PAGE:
That being said we cab;t afford to spend a lot of moeny on this only to lose out.

littlemissbossy Mon 09-May-05 16:23:39

BTW, I had a problem with a neighbour, something similar and one appointment, a couple of searches and one letter cost me £500

littlemissbossy Mon 09-May-05 16:24:43

Dophus, check with the building society how much a copy will cost, they will charge you and probably more than the land registry

Caligula Mon 09-May-05 16:27:09

I don't think it would cost you a lot Dophus and what you could also do, is start joining committees and embarrassing him by referring to bad neighbours etc. That might also be a cheaper approach!

The thing about people like him is, that there's no point in trying to get on with them. You can't placate the implacable, you can only reason with reasonable people. Once you've decided not to get on with him, though, you have to be prepared to always be on bad terms with him, even though he's your next door neighbour. If you're happy with that, then go for it.

littlemissbossy Mon 09-May-05 16:27:24

Sorry me again. I forgot to make it clear you can request copies of ANY property with the land registry, you do not have to be the owner - you can just be nosey

Dophus Mon 09-May-05 16:28:23

My last post crossed.

I will try the landregistry first. Just to clarify - I need to ask for the 'title plan' qand 'index plan' for, say, three out of the five properties that share out area?

Dophus Mon 09-May-05 16:30:28

lmb - did your letter work?

littlemissbossy Mon 09-May-05 16:34:31

Well I would ask for both, you could call their customer services and ask their advice. But generally a title plan will give you details (the name and address) of the freeholder of the property and details of any leases against the property, rights of way, access etc. In a title plan they can refer to maps, such as "a right of way granted to Mr Bloggs, marked as red on the plan" however, you will have to ask for a copy of the map which (I'm sure) is a copy of the index plan.

Dophus Mon 09-May-05 16:37:06

I've just had a look at their website. Both should be available online for properties bought/sold since 2000.

This would include us and one neighbour (but not him) so I will do it now.

thanks for your advice

littlemissbossy Mon 09-May-05 16:39:39

Yes, the letter did work, although the land was shown to be in our ownership so our neighbour didn't have a leg to stand on - he was our new neighbour, who, in our first "welcome to the neighbourhood" conversation announced that part of our garden was his and he was going to build on it. Whoopee great news eh? £500 is a lot of money to prove that you own your garden, especially when you've lived there and enjoyed that space for 8 years! but it was worth every penny just to wipe the smirk off the arrogant gits face. BTW we get on ok-ish with him now.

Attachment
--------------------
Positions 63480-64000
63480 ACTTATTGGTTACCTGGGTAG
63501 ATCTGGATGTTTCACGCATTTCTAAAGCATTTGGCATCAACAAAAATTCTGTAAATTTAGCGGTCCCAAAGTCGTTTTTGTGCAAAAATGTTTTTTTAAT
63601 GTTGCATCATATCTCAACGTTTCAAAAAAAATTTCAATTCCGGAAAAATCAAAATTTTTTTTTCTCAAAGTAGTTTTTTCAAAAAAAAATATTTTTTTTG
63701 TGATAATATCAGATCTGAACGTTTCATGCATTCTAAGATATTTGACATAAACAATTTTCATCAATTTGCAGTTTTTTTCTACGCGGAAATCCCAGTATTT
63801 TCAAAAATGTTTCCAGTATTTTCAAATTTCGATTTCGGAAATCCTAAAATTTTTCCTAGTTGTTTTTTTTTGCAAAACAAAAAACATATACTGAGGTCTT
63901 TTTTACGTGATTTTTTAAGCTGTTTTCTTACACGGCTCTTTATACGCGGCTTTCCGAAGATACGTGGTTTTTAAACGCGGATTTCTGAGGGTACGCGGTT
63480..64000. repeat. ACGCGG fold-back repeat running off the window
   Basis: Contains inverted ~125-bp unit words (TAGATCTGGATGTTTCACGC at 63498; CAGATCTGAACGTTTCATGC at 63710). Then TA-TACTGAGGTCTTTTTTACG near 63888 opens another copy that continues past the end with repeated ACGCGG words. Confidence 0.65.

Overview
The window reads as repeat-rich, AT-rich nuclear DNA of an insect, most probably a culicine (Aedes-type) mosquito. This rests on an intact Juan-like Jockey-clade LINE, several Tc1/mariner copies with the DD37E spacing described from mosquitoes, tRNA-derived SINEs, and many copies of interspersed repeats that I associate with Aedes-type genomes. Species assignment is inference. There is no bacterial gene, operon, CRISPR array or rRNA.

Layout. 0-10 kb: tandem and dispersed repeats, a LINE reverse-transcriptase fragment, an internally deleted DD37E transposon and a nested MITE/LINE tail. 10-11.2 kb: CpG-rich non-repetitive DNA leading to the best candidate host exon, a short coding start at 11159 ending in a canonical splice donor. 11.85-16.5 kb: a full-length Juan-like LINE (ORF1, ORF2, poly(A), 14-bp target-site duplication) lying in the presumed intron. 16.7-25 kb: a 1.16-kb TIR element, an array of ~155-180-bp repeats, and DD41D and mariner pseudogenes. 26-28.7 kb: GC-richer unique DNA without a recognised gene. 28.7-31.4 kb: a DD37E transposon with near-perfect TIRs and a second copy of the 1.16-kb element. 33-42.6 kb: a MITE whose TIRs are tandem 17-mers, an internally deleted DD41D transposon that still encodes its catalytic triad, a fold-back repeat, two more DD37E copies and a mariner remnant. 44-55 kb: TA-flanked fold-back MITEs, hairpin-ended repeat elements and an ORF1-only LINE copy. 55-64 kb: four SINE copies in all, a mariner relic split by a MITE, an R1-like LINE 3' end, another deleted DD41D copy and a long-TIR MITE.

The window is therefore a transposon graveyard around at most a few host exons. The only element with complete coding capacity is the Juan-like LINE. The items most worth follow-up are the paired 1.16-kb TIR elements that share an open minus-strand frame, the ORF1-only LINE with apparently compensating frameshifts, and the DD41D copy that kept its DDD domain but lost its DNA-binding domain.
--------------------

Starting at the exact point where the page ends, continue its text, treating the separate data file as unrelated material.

littlemissbossy Mon 09-May-05 16:42:32

Dophus, I'd check with your nearest land registry office to see if postal searches may be better (they arrive within a couple of days) because they can go back further than that. Perhaps it's only the most recent years that are available online IYSWIM

Dophus Mon 09-May-05 16:55:12

LMB, glad to hear everything has worked out well for you in the end. I'm still amazed how people can be so arrogant and selfish - I wonder what goes on in their minds to justify their actions.

Janh Mon 09-May-05 16:55:46

lmb, what made him think it was his?

littlemissbossy Mon 09-May-05 16:59:16

Janh, it's a bit complicated, but years before we lived her, the previous owners of our house sold a piece of land to the previous owners of his house so that they could build a garage on it and he was confused as to the line of boundary.
Oh and also because he's a bit of a tosser and thinks he owns the whole estate... just like Dophus's neighbour

Berries Mon 09-May-05 20:46:28

Have a look here they've got lots of good tips & advice in the discussion forum

Dophus Tue 10-May-05 13:15:40

Great stuff Berries. My neighbour has posted there!

However the facts as he outlines them are not quite as they stand ...

Janh Tue 10-May-05 14:02:17

Dophus, I went straight to it, is that his actual name?

Are you going to register and post a response? See if you can pretend to be a helpful observer and tease some damning information out of him?

lmb, it's amazing how inaccurate land registry documents seem to be sometimes!